• Financial Analysis

  • Market trend forecasting

  • Road accidents predicting

How important is regression in machine learning?

As mentioned above, regression is essential to some of the critical aspects of our daily life, like weather forecasting, financial analysis, preventing road accidents, and marketing analysis. Likewise, we need regression in machine learning, a statistical method used in data science.

Some of the reasons regression is essential are:

  • Used to find trends in the data

  • It helps predict continuous values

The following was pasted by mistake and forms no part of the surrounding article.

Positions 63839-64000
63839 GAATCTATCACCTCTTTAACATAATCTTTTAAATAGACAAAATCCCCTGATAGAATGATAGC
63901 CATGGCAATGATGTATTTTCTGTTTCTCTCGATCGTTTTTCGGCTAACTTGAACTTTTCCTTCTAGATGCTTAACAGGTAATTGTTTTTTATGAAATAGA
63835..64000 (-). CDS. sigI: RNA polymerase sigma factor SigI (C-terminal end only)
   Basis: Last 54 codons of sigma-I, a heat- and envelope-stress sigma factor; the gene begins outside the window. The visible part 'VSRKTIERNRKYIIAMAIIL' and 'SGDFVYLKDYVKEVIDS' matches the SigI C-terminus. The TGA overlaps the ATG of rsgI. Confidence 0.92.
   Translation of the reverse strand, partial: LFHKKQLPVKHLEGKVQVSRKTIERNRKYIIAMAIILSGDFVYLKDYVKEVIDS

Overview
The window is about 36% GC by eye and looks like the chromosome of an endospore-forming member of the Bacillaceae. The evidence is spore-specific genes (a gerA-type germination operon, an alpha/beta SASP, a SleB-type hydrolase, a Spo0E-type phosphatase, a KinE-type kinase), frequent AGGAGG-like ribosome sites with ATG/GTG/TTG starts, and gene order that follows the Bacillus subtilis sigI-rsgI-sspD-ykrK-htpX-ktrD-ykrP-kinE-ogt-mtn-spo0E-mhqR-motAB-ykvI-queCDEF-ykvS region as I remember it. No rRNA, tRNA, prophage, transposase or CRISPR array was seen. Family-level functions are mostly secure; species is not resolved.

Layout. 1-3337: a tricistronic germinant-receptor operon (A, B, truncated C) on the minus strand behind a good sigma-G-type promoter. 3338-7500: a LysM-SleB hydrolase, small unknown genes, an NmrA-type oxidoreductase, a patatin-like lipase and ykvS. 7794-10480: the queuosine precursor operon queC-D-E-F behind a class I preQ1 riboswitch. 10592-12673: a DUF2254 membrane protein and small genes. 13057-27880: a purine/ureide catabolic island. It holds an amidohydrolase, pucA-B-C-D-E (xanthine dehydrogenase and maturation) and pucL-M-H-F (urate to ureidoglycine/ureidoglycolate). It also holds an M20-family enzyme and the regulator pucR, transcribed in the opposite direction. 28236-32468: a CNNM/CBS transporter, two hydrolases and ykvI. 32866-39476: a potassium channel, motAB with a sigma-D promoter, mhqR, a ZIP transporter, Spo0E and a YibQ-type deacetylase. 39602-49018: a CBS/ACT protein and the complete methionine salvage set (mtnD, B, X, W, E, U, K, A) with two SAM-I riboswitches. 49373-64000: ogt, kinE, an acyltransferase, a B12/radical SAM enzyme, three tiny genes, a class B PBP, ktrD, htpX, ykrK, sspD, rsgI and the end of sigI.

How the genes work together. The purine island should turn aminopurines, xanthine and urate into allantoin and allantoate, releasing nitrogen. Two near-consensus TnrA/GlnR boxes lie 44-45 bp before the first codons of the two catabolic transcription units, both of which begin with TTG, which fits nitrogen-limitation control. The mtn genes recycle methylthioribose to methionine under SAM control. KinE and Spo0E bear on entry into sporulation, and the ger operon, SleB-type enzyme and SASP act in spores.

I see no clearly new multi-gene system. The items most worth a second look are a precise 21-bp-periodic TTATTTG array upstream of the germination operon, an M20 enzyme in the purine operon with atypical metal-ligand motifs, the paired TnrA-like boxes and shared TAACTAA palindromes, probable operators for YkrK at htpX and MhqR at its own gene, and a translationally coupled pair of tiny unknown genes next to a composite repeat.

• Determine the factors that are of high importance and low importance

Types of Regression Algorithms

Multiple regression algorithms are used for various use cases in machine learning. Each of them has its importance in different aspects. Still, at their basic level, every one of them is part of regression analyzing the effect of independent variables on dependent variables.

  • Linear regression

  • Logistic regression

  • Polynomial regression

  • Support vector regression

  • Decision Tree regression

  • Random Forest regression

  • Ridge regression

  • Lasso regression

Linear Regression:

Linear regression is a statistical method used for predictive analysis, a simple algorithm that provides a relationship between the continuous variables. For example, if the input (x) is only one, it is called simple linear regression, and if there are multiple input variables, it is called multiple linear regression.